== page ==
musings on art, walks with the dog, life as it happens, in the slow lane
Wow Sax...what interesting work here! I couldn't help but think of your own tiny home under construction. Then as I scrolled down, it was as if all of our people were represented...dainty birds on vintage hankies = Deanna...Crow & brain = Mo and Grace and so on...Must have been amazing to see these pieces up close, in real life :)
That first comment posted twice!But, I forgot to say that the first piece of work also reminds me of the work of young children and the cloth circle piece reminds me of Jude and her basket self!
What an amazing exhibition, it must have been interesting to see them close up. I am always fascinated by the work people produce and the variety.I thought your previous entry was interesting as well, dyeing is so unpredictable but whatever comes out its usually interesting.
can you tell me about the lastpiece???
it was an immensely inspiring, imaginative and varied exhibition; what took me by surprise were two aspects: first the huge interest in working with fabrics in unexpected ways and second the women outnumbered the men (or maybe their work didn't attract my attention as much)it was wonderful to see the pieces up close and meet some of the artists in person, Nancyamazing indeed Debbie, full of surprises, like the dyeing process;-)well Grace, as far as I was able to determine, it's many black and white bits of fabric machine-stitched together and the finer lines are also machine stitched in the contrasting 'colour'; I couldn't speak to the maker as she was in the museum and this piece was in a nearby gallery, exhibiting in a kind of co-production, the gallery-holder explained Ans Verdijk (the artist) makes all her own clothes and might recycle these in her art-work, and vice versa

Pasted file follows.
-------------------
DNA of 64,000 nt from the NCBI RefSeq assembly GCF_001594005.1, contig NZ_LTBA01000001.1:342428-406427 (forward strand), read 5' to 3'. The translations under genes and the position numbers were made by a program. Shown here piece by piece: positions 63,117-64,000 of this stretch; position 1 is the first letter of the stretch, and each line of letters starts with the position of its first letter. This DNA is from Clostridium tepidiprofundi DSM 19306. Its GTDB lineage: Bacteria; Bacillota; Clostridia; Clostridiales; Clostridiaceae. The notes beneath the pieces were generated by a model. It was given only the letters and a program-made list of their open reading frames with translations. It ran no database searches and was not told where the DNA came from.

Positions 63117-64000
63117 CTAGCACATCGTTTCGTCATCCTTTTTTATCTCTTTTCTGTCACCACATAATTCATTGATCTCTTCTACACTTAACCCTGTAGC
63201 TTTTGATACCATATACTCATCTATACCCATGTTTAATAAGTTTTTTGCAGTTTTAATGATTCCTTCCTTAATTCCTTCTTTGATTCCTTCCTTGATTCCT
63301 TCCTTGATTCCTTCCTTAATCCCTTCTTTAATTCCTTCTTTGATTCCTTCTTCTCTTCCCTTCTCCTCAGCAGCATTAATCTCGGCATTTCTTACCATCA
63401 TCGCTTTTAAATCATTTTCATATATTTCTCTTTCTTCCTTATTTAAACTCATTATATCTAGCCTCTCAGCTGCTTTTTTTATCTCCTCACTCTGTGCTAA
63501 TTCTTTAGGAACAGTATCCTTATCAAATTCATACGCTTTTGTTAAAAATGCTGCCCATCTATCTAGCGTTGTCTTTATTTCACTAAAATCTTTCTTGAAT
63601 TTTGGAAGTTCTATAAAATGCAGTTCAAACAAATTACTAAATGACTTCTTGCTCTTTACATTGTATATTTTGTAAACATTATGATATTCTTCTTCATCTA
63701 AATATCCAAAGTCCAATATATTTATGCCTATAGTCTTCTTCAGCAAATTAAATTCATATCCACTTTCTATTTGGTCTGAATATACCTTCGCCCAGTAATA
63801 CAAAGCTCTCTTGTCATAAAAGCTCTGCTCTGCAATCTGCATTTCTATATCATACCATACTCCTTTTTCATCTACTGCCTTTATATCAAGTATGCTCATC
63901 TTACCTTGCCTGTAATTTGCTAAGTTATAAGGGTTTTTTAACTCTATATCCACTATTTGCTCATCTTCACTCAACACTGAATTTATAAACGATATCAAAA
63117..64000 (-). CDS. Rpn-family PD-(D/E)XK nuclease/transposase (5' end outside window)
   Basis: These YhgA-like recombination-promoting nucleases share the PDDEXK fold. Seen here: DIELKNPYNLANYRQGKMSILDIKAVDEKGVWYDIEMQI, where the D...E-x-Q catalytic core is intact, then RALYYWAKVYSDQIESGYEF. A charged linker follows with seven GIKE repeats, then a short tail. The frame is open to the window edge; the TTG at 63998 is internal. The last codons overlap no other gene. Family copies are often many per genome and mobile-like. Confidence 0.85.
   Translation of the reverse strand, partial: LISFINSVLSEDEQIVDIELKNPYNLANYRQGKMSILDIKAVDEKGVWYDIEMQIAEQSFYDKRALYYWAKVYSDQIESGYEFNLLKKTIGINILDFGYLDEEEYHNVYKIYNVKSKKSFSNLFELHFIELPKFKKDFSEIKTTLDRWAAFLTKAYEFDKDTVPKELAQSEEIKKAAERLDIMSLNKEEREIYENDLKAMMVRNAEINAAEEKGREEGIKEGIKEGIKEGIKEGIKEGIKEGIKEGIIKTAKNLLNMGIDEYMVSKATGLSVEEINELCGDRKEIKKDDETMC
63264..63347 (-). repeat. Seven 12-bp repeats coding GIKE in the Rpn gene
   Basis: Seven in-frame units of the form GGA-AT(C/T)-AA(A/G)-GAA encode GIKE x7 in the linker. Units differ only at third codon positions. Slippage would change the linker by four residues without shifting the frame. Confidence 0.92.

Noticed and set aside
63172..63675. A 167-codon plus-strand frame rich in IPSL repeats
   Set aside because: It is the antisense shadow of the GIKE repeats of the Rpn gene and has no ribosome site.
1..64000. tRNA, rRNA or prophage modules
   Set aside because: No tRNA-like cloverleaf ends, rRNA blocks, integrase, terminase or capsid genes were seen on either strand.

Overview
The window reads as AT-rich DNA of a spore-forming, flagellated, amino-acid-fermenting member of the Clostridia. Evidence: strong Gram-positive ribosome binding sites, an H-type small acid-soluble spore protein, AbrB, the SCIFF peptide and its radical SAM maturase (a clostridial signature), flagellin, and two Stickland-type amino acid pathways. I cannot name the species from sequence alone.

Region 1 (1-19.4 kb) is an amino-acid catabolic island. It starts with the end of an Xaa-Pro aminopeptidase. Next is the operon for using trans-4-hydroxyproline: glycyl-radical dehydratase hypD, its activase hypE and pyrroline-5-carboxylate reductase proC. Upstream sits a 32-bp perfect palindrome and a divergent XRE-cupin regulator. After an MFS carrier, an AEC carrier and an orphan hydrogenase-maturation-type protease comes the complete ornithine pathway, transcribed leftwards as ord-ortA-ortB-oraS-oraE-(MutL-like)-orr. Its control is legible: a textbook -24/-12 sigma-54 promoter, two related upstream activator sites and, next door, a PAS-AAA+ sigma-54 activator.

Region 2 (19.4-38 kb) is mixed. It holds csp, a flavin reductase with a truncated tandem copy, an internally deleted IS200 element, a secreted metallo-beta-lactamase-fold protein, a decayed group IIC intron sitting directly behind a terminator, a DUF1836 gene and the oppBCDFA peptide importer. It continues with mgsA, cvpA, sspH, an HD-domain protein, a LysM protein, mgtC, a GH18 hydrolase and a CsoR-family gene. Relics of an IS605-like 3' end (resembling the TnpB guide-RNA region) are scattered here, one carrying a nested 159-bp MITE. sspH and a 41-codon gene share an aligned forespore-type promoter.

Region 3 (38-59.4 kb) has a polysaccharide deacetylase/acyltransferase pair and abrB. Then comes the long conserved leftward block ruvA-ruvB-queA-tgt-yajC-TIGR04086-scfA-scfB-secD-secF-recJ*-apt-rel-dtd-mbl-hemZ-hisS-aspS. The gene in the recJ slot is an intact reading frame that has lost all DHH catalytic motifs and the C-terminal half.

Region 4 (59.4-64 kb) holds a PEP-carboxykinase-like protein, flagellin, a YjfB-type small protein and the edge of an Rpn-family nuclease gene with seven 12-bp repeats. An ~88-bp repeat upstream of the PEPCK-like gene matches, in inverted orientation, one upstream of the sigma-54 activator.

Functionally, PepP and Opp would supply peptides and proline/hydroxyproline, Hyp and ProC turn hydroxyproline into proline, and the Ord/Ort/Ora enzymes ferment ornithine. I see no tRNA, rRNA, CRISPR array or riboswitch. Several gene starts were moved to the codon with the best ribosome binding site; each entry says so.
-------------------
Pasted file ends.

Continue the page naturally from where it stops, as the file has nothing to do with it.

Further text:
i looked her up .... googled her and there among a lot of video's of her's, like in the MIDDLE, thereis YOU! Tales of the Birdhut!!!!!
ow wow Saskia! what a lovely revieuw of the exhibition! And it was so nice to meet you in person! As I didn't have the rest to make pictures I am so happy with yours! Nice Nancy thought of a basket, for a lot of my work is insprired by the village 100 years ago. Our village is a willow cultivation and of course basketery is part of that although hoop making was the most important way to make some money. xxx Marijke Ow and the amount of women in the exhibition, yes it is really the work of the great conservator Jack van Mildert. He is a very senstive and interesting artist and he supports the fragile textile work. I was surprised how he was able to combine such a variety of work both very smal and sensitive and the large strong black cardboard and leather works, but he managed and I loved it!
Grace: really? fancy that!Marijke: ah wow to you too, it was an exciting exhibition! glad we finally met in the flesh, may we continue to get together, on with the creative spirits both here and far overseas....
I was blown away by the exhibition; and, like Nancy, found the connections with your other blog-baebes a wonderful synchronicity. Thanks for showing it Saskia; and I just wish we could get some of these wonderful artworks into the U.K to see them in real-life. We're only over the river/sea, for goodness sake! Practically next-door neighbours!
wow, what cool work! it strikes me that there are so many birds. a coincidence? across artists?
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